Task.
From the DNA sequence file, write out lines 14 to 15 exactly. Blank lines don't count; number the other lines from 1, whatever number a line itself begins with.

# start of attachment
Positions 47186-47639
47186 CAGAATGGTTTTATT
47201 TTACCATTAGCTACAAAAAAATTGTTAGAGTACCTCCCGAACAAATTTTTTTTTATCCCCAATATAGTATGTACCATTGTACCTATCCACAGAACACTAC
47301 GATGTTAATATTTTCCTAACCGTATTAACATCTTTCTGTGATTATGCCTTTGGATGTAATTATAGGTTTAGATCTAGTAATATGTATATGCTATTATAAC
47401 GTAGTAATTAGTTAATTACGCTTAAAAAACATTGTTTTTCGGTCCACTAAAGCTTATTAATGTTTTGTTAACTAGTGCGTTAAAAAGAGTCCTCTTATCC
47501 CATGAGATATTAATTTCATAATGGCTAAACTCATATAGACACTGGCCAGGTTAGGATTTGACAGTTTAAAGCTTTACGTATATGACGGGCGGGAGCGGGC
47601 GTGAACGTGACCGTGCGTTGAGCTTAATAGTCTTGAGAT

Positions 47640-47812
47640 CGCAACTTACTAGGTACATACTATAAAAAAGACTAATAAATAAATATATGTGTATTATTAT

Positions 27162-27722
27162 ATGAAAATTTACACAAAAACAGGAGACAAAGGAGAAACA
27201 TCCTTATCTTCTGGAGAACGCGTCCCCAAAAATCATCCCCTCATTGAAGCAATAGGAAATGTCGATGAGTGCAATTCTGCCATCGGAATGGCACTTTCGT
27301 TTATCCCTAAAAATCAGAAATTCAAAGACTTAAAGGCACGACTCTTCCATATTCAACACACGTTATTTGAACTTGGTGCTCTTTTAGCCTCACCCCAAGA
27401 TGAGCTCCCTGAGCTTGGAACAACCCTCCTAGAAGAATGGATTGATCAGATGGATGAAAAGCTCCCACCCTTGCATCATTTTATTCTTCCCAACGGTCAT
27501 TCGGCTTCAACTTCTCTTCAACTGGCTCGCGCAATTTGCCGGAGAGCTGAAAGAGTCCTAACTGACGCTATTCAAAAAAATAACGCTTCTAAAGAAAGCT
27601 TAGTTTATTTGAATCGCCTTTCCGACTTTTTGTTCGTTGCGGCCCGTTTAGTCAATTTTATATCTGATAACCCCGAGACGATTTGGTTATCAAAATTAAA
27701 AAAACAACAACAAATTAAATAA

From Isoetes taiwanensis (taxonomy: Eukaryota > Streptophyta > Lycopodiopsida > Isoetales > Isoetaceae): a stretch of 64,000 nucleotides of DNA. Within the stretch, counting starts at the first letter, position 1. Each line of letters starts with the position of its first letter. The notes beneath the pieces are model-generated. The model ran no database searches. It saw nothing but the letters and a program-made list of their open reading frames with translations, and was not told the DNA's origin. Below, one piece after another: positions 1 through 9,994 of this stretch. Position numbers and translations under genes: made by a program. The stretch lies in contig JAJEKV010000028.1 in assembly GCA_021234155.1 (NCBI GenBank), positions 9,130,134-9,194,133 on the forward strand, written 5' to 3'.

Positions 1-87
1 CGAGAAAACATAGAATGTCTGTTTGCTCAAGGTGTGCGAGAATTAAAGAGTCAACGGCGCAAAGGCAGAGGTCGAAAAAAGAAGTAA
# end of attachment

27401 TGAGCTCCCTGAGCTTGGAACAACCCTCCTAGAAGAATGGATTGATCAGATGGATGAAAAGCTCCCACCCTTGCATCATTTTATTCTTCCCAACGGTCAT
27501 TCGGCTTCAACTTCTCTTCAACTGGCTCGCGCAATTTGCCGGAGAGCTGAAAGAGTCCTAACTGACGCTATTCAAAAAAATAACGCTTCTAAAGAAAGCT